1980 coup plotters could and should be sent to jail!
Big events may be represented in our inner world by quite irrelevant symbols. This is especially true for children. For me, the Sept. 12, 1980, military coup has always been associated with the smell of burning paper.My sister was burning books from our house in the bathroom boiler. Smoke was leaking from the boiler and, actually, not only from our house, but from the chimneys of many other houses the smell of smoke and burnt paper filled the air. Books, the evidence of ultimate guilt, were on fire. Marx could not have imagined that his book, “Das Kapital,” was heating the air in Turkey 113 years after he wrote it.
As a teenager I witnessed the Turkish left’s confrontation with the military coup. On Sept. 12, 1980, a nightmare descended upon this country. It was only many years later as a human rights defender that I realized the damage done to human rights by the 1980 coup, which I had witnessed and understood with a child’s eyes.
NGOs gathered in Kampala Call for End to Impunity Crisis Following Israeli Attack on Aid Convoy
We, the undersigned organisations gathered in Kampala at the International Criminal Court (ICC) Review Conference, are shocked by Israel’s killing and injury of civilians carrying humanitarian supplies to Gaza. We wish to express our sorrow regarding the loss of life and call on the international community to immediately take all appropriate measures in response to this unacceptable violence.
On 31 May 2010 Israeli forces opened fire against an international aid convoy seeking to bring humanitarian supplies into the Gaza Strip; more than 700 unarmed activists from over 40 countries were on board the 8-ship flotilla. The attack occurred in international waters and resulted in the killing of at least 9 persons and the injury of a further 60.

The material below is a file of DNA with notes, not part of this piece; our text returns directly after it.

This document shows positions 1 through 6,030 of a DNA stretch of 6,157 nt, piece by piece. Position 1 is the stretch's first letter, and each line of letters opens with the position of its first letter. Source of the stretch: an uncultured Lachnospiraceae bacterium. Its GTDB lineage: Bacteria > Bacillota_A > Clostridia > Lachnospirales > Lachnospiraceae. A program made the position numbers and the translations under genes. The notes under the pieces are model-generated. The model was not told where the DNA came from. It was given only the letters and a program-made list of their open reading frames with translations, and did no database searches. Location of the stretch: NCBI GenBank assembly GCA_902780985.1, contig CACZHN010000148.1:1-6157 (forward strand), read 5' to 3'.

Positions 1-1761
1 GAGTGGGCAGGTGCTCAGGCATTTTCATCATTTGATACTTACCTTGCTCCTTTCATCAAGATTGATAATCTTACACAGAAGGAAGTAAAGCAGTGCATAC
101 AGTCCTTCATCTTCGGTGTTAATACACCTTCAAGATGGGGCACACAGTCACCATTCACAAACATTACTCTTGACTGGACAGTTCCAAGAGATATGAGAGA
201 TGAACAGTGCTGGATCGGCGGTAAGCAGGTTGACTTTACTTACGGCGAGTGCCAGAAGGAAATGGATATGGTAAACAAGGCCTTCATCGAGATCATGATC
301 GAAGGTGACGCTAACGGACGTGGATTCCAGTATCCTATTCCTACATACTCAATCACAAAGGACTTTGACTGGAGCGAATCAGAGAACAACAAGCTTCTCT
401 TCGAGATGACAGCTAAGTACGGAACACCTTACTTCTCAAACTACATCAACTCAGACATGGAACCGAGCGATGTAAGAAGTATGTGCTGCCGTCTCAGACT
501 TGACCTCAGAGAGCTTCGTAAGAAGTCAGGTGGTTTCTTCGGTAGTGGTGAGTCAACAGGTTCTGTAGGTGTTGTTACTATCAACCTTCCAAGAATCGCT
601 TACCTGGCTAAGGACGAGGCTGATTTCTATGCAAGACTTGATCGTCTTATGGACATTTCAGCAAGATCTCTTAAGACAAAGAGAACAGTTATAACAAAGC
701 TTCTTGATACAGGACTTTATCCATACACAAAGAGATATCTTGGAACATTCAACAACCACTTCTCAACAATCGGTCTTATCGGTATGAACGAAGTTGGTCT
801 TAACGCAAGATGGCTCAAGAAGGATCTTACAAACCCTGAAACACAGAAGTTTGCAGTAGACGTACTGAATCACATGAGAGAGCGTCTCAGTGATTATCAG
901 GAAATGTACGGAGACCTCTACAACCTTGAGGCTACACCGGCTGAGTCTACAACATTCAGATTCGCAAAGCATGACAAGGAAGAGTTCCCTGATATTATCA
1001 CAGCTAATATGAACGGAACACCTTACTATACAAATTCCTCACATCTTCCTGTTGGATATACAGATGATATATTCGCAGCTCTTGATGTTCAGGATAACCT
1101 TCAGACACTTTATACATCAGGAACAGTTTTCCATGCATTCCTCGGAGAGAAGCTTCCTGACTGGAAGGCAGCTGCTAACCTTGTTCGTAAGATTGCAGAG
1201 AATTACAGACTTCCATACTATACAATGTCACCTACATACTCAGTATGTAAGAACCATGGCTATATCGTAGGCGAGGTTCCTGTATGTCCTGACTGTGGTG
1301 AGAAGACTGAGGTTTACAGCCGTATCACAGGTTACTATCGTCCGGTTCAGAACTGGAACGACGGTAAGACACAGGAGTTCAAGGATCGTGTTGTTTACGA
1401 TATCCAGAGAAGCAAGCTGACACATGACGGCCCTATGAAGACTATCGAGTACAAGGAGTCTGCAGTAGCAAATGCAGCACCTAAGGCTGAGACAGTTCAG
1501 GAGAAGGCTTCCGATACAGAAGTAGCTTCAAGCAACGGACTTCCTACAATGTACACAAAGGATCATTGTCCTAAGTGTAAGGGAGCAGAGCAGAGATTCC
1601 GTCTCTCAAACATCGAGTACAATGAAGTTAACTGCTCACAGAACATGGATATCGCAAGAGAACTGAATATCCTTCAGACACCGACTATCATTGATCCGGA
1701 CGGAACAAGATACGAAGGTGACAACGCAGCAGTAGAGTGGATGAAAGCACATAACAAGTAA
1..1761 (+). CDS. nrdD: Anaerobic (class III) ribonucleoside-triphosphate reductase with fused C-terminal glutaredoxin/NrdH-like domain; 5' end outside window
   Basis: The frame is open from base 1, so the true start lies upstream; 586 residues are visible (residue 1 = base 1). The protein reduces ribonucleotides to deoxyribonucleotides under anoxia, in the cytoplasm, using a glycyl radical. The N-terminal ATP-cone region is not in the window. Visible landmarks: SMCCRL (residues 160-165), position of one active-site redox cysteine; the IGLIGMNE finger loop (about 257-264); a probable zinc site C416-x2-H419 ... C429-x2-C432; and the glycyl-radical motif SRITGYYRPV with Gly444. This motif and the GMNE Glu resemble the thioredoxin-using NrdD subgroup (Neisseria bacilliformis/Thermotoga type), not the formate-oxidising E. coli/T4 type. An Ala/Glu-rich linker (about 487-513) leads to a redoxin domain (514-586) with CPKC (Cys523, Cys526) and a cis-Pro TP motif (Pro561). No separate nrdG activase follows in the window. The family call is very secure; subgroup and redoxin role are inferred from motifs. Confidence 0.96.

An Open Call To The Grand National Assembly Of Turkey And The Constitutional Court Of The Rebuplic Of Turkey
On 7 May 2010, the Grand National Assembly of Turkey passed a bill on Turkey’s constitutional amendments offering partial relief for the entrenched military influence over civilians that was reinforced by the army-led 1980 coup d’état. Following the Supreme Board of Elections interpretation/decision, these amendments shall be put to a public referendum on 12 September 2010.
Although current amendments are insufficient to ensure full democratization, they still provide an invaluable opportunity to create the ground for moving beyond the coup d’état Constitution, saving the judiciary from the hegemony of elites, and allowing, at least, a partial inclusion of different social segments in the judicial process. They also pave the way for bringing perpetrators of the coup d’état to justice and mark an end to the deep connection between the judiciary and the pro-coup mindset and its backers.
Barbaric acts of Israeli soldiers, Holocaust victims, anti-Semitism!
Anti-Semitic and racist messages are pouring into my mailbox. “Turkey should do what Hitler could not achieve,” one message says. “God has always punished perverted societies like Israel,” say another.
One other message says, “Say stop to this murderer and monstrous society which is deprived of dignity and honor,” and the angry remarks continue like that.
Nothing can justify racism. Do not forget, some declared Turkey a “barbaric nation” because of what some soldiers did to Kurds in southeastern Turkey or for what the Ittihadist regime did to Armenians. When you start making these kinds of sweeping generalizations about a nation, you are becoming nothing but a racist yourself.
Balkans Round-Table Meeting: Summary Report